Midi Data that is used to transfer the programming of a MIDI device to another MIDI device of the same type or into a program on a computer. By using SyEx (system exclusive) you can program from a computer (or similar device ie: Peavey PC1600) any MIDI device in real time or use the computer (or similar device ie: Peavey MIDI Librarian) to store a library of sounds. SyEx is not the sounds or the samples of a device just the parameters settings of it.

A digital signal processing function that fades a sound in or out between two points. Tapering permanently modifies a sound. Also known as Fade In or Out.

Terminating Resistors
Also called a terminator. A group of resistors that should be placed on the SCSI cable before the last device on a SCSI chain. Usually the terminating resistor is built inside the SCSI device. There should be no more than two terminators in a SCSI chain: one at the start, built into the sampler or computer, and one at the end.

Tone color. The quality of a sound that distinguishes it from other sounds with the same pitch and volume. Also used by Roland to describe a sound used in their part mode in the U series synths.

A cyclic change in amplitude, usually in the range of 7 to 14 Hz. Usually achieved by routing a LFO (low frequency oscillator) to a VCA (voltage controlled amplifier).

When manipulating a sample, truncation shortens a sample's length by trimming off parts of the beginning and/or end.

Stands for Time Variant Ampliflier. It is a ampliflier that can change over time. It is used by Roland in the same way others use an VCA (See VCA) to control a synth's output with an envelope. Roland calls it this because there are four levels/four times in their envelope generator instead of an ADSR. Also see envelope generator.

Stands for Time Variant Filter. It is a filter that can change over time. It is used by Roland in the same way others use an VCF (See VCF) to control a synth's output with an envelope. Roland calls it this because there are four levels/four times in their envelope generator instead of an ADSR. See envelope generator.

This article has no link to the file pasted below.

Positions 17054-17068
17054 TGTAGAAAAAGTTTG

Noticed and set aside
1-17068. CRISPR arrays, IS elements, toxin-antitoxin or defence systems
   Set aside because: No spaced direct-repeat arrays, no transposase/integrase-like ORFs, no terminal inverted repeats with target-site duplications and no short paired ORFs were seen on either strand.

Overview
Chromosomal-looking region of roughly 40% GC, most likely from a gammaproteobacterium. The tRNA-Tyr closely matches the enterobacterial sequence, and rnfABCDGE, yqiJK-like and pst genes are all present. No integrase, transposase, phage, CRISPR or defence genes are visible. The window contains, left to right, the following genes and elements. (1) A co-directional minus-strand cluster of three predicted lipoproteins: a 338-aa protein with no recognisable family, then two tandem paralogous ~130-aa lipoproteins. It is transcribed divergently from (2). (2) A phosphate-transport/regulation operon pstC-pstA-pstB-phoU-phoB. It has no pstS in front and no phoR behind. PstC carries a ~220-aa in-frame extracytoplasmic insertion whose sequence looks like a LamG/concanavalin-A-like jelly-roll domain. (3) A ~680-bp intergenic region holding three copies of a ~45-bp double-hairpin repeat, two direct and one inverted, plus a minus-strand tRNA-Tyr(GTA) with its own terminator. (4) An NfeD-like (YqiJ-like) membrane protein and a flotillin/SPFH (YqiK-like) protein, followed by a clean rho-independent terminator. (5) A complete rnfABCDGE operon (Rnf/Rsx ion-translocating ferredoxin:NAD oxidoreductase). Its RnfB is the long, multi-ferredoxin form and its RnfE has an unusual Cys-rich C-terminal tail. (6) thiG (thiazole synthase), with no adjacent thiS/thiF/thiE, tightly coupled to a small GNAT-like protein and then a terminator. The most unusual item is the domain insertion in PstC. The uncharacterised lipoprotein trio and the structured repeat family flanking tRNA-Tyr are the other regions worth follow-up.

Cancels the results of the last operation.

Unit number
The unit number is the device identification number designed for use with System Exclusive data operations. Most synths allow you to set this number in case you have two or more of the same ones so that you can send SyEx data to just one of them not all of them. It must match with the sending/recieving device when sending/recieving SyEx data. If you can't set the unit number, the synth usually uses the Gobal, Common or Recieve channel as the Unit number. Of course you should check your manual for certainty.

Voltage Controlled Amplifier. A circuit whose gain is determined by a control voltage.

Voltage Controlled Filter. A filter whose cutoff frequency or resonant frequency is determined by a control voltage.

Velocity Sensitivity
A keyboard which can respond to the speed at which a key is depressed; this corresponds to the dynamics with which the player plays the keyboard. Velocity is an important function as it helps translate the performer's expression to the music. Velocity may be routed to many destinations on your synth and is also translated over the MIDI line.

A cyclic change in pitch, usually in the range of 7 to 14 Hz.

Volatile Memory
Memory which loses its data when power is removed. The RAM memory in a sampler is volatile, the data on the hard disk is non-volatile.

Voltage Pedal
A pedal which outputs a control voltage which is dependant on its position.

Wave Generator used by Roland and others to describe their wave forms and parameters.

Write Protect
To protect data (either on a disk or in memory) from being written to, although data can still be read.

Zero Crossing
The point where the polarity of an electrical or sampled signal changes from positive to negative (or vice-versa) as it passes through zero. A zero crossing provides a convenient point to splice two sounds because the levels of the two splice points are the same at zero volts.